If you and your siblings inherit a property together and you all get on well, then the selling process will be much more straightforward than if there are points of contention among you and your family members. Either way, you will all need to come to a unanimous decision about how and when you will sell the inherited property. There are many things to think about. And it can be challenging to deal with when you are also going through the grieving process. Various possibilities for selling the property are available to you and your siblings. So, consider all your options together to determine the best course of action.
Siblings’ Selling Options
When you decide to sell an inherited property, it can be a complex and lengthy process. When you have to make decisions with your siblings as well, the process can get even trickier. It is, therefore, best to begin by listing your various options. Selling the property and dividing the cash equally amongst all siblings is usually the simplest solution. However, all siblings will need to agree on that course of action. You will all also need to decide when to sell the property. Some siblings may be keen to sell immediately, while others may want to hang onto the home until the housing market is more favourable. But other selling options do exist. They include:
· One sibling buys out the others.
· One sibling sells their share whilst the others retain theirs.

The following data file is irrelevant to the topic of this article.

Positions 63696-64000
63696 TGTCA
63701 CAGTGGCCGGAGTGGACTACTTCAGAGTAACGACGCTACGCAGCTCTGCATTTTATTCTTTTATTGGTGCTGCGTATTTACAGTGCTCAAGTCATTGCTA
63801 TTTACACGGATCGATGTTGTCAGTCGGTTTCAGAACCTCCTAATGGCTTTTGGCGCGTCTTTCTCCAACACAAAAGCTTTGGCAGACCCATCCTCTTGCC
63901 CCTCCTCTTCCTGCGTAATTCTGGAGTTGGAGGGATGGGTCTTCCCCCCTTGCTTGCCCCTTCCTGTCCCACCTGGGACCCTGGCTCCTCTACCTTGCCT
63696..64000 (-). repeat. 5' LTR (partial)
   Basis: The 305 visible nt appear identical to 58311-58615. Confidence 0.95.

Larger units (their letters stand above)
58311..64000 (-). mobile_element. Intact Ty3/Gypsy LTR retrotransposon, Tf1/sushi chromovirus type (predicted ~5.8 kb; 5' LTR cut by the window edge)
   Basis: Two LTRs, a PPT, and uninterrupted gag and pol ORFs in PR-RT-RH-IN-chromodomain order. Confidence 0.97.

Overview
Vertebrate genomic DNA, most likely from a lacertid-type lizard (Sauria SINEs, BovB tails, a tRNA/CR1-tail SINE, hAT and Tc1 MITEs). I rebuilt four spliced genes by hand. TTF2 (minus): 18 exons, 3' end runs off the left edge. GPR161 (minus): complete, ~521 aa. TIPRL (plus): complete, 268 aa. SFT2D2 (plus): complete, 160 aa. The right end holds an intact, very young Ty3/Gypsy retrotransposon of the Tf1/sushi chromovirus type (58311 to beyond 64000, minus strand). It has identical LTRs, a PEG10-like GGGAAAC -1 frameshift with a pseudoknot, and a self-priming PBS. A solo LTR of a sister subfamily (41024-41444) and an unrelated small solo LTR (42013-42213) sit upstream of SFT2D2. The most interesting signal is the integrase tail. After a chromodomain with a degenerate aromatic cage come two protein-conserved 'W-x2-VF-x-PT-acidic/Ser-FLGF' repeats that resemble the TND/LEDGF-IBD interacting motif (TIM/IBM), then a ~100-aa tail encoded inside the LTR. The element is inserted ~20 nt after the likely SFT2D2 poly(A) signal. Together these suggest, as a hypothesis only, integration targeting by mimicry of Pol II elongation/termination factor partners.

Part-exchange is another possibility. That means you could trade in your inherited property when you buy another. The person you’re buying from will accept your inherited property as part-payment for the home you wish to purchase. There are pros and cons of part-exchange, and the situation can be complex when there are several siblings involved. But if you do decide to go with part-exchange, professional property selling companies can help you with the process.
Do you have to sell a property to pay inheritance tax?
In the UK, inheritance tax is due on any property valued at £325,000 or more. If the inheritors are the children of the person who has left the property, the threshold increases to £450,000. If the property exceeds that threshold and you need to pay inheritance tax, then your only option may be to sell the home to meet the liability.
Can one sibling force the sale?
Everyone has to agree to sell the inherited property. No one sibling is able to force the sale unless he or she is acting as the sole executor of the estate. In theory, siblings could sell their shares of the property, but it’s unlikely that you’ll find a buyer who is willing to invest in only one portion of a property.
Does your inherited property still have a mortgage?
If the home you inherit still has outstanding mortgage payments, the money owed will be factored into the probate calculations when settling inheritance tax. That will reduce any tax liabilities, but it does mean siblings will only own part of the property. If you and your brothers or sisters are in this situation, you will have to carefully consider what you want to do, as you and your siblings will be liable for the outstanding mortgage payments if you do not sell the property quickly.